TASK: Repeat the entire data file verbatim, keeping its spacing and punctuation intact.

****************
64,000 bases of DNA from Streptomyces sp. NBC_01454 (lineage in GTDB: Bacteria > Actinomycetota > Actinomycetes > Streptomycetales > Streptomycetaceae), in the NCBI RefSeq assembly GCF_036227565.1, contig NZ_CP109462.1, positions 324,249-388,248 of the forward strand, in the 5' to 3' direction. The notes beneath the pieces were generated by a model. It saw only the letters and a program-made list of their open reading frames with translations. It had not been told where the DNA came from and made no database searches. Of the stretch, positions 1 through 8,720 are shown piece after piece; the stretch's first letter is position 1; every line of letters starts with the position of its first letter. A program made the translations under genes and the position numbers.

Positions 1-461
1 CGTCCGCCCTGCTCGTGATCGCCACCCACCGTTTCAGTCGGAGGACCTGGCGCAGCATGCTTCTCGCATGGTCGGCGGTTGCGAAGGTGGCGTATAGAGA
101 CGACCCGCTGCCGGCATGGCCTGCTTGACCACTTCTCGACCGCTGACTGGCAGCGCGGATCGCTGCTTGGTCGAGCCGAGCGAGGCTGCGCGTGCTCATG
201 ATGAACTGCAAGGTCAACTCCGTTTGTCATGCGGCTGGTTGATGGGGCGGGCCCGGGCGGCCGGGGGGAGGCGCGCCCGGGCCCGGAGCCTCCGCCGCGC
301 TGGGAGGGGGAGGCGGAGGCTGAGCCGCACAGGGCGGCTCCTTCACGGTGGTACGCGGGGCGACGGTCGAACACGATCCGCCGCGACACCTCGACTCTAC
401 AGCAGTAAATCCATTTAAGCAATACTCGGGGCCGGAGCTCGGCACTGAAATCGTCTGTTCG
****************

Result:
64,000 bases of DNA from Streptomyces sp. NBC_01454 (lineage in GTDB: Bacteria > Actinomycetota > Actinomycetes > Streptomycetales > Streptomycetaceae), in the NCBI RefSeq assembly GCF_036227565.1, contig NZ_CP109462.1, positions 324,249-388,248 of the forward strand, in the 5' to 3' direction. The notes beneath the pieces were generated by a model. It saw only the letters and a program-made list of their open reading frames with translations. It had not been told where the DNA came from and made no database searches. Of the stretch, positions 1 through 8,720 are shown piece after piece; the stretch's first letter is position 1; every line of letters starts with the position of its first letter. A program made the translations under genes and the position numbers.

Positions 1-461
1 CGTCCGCCCTGCTCGTGATCGCCACCCACCGTTTCAGTCGGAGGACCTGGCGCAGCATGCTTCTCGCATGGTCGGCGGTTGCGAAGGTGGCGTATAGAGA
101 CGACCCGCTGCCGGCATGGCCTGCTTGACCACTTCTCGACCGCTGACTGGCAGCGCGGATCGCTGCTTGGTCGAGCCGAGCGAGGCTGCGCGTGCTCATG
201 ATGAACTGCAAGGTCAACTCCGTTTGTCATGCGGCTGGTTGATGGGGCGGGCCCGGGCGGCCGGGGGGAGGCGCGCCCGGGCCCGGAGCCTCCGCCGCGC
301 TGGGAGGGGGAGGCGGAGGCTGAGCCGCACAGGGCGGCTCCTTCACGGTGGTACGCGGGGCGACGGTCGAACACGATCCGCCGCGACACCTCGACTCTAC
401 AGCAGTAAATCCATTTAAGCAATACTCGGGGCCGGAGCTCGGCACTGAAATCGTCTGTTCG